New Research: Key Trends in Interviewing

For most companies, interviewing is still broken. According to our latest research report, one in three companies are not confident in their interview process today and one in two companies have lost quality hires due to a poor interview process this year. Companies face several challenges with interviews, including a lengthy process, too many interviews, inconsistency, lack of objective data, and bias. These challenges not only impact the efficiency of talent acquisition efforts but the overall candidate experience. As a result, only 24% of candidates are happy with the interview process. The challenges with interviewing are not new and the pandemic did not bring much change.

Here are some findings about what goes wrong and how technology can help.

Where Does the Interview Process Go Wrong?

Interview Process Is Too Long: The interview process can be frustrating for both employers and candidates. Companies that create lengthy interview processes do not necessarily collect data that can inform decision making. A longer interview process does not equate to more effective hiring. It puts a company at risk for losing talent. Forty percent (40%) of candidates stated that it was over two weeks since they heard anything from an employer after their first interview, and 52% of companies state that the interview process lasts four to six weeks.

Too Many Interviews: Over half of companies make candidates go through four or more interviews. For companies looking to reduce time to fill, too many interviews can impact efficiency as well as experience. Companies are at risk of losing quality talent when the interview process is delayed or too many interviewers are introduced.

Inconsistent Interviews: When companies lack a strategy for interviews, hiring managers and recruiters often go rogue and ask questions or conduct interviews with little guidance. Inconsistency in the interview process can create inequity and damage the employer brand.

Data-Driven Decisions: Organizations feel pressure to act quickly and may make decisions based on gut. Companies are not relying on data and insights to drive these decisions because they don’t have information beyond the resume, which only provides a limited, often biased view of a candidate.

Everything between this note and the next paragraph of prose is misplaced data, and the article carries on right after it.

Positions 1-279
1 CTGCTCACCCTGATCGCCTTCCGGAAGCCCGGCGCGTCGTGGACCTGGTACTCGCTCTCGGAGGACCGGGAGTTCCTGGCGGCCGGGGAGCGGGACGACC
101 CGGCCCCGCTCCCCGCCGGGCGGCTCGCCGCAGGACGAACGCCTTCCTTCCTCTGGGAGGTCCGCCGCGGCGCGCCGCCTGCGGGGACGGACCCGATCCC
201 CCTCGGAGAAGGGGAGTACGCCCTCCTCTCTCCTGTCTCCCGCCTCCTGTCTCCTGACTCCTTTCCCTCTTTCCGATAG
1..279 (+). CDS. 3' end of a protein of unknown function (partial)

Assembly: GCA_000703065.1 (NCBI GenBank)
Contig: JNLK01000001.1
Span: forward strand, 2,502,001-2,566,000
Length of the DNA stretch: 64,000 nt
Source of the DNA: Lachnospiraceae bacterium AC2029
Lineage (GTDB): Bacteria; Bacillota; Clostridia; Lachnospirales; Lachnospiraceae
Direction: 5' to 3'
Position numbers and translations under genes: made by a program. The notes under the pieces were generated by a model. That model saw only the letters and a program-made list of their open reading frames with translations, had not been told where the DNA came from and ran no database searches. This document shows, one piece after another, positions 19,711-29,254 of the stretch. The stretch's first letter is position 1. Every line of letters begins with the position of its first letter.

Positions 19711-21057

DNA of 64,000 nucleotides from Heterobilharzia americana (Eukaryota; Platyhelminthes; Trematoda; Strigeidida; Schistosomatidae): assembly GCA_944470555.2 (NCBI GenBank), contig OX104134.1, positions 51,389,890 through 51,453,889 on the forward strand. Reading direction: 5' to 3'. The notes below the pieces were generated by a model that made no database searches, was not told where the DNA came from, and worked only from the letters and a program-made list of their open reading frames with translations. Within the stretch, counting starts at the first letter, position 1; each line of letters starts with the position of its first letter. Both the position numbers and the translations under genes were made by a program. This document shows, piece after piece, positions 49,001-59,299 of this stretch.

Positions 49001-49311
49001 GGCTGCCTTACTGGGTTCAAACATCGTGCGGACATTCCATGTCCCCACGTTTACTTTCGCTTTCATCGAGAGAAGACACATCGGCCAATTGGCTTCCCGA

Bias in the Interview: Companies must recognize and acknowledge bias in the hiring process. Only 30% of companies identified bias as a top challenge in talent acquisition, yet one in three candidates have experienced bias in the interview process. Relying only on human interviews creates inconsistent hiring standards and introduces bias. 

How Can Smart Technology and AI Help?

The right technology can help companies address the challenges they face with interviewing to:

  • Empower recruiters and hiring managers to make smarter decisions
  • Improve recruiter productivity
  • Improve hiring diversity by using blind smart interview technology from the start
  • Create consumer-grade candidate experiences through the convenience of a smart interviewer

The pandemic accelerated the investment in digital interview solutions. In February 2020, less than 60% of companies were using or planning to use video interview providers. One year later, over 80% of companies were using or planning to use a broader set of intelligent interview platforms. Video was the tool of choice at the beginning of the pandemic for asynchronous hiring. The problem was that many of these solutions merely replaced face-to-face interactions, with a less human way of interviewing. Many candidates do not feel comfortable with the format of a video interview, especially if they are timed. For many companies, abandonment rates are high on video.

Today, there are technology choices available that remove that cognitive load and deliver on candidate expectations. AI is fundamentally changing every aspect of HR and there is growing curiosity and appetite to understand it. According to Aptitude Research, 63% of companies are investing or planning to invest in AI solutions this year, compared to 42% in 2020. This study found that 39% of companies believe it brings positive benefits, and 32% of companies are starting to leverage AI in interviewing.

If you are interested in the full report (sponsored by Sapia), you can download it for free here.

Madeline Laurano

Madeline Laurano

Madeline Laurano is the founder and chief analyst of Aptitude Research. For over 18 years, Madeline’s primary focus has been on the HCM market, specializing in talent acquisition and employee experience. Her work helps companies both validate and re-evaluate their strategies and understand the role technology can play in driving business outcomes. She has watched HCM transform from a back-office function to a strategic company initiative with a focus on partnerships, experience and efficiency.

Before founding Aptitude Research, Madeline held research roles at Aberdeen, Bersin by Deloitte, ERE Media and Brandon Hall Group. She is the co-author of Best Practices in Leading a Global Workforce and is often quoted in leading business publications including The Wall Street Journal, The Boston Globe, Yahoo News, The New York Times and The Financial Times. She is a frequent presenter at industry conferences including the HR Technology Conference and Exposition, SHRM, IHRIM, HCI’s Strategic Talent Acquisition conference, Unleash, GDS International’s HCM Summit, and HRO Today.

In her spare time, she is a runner, an avid sports fan and juggles a house full of boys (where a spontaneous indoor hockey game is not unheard of!).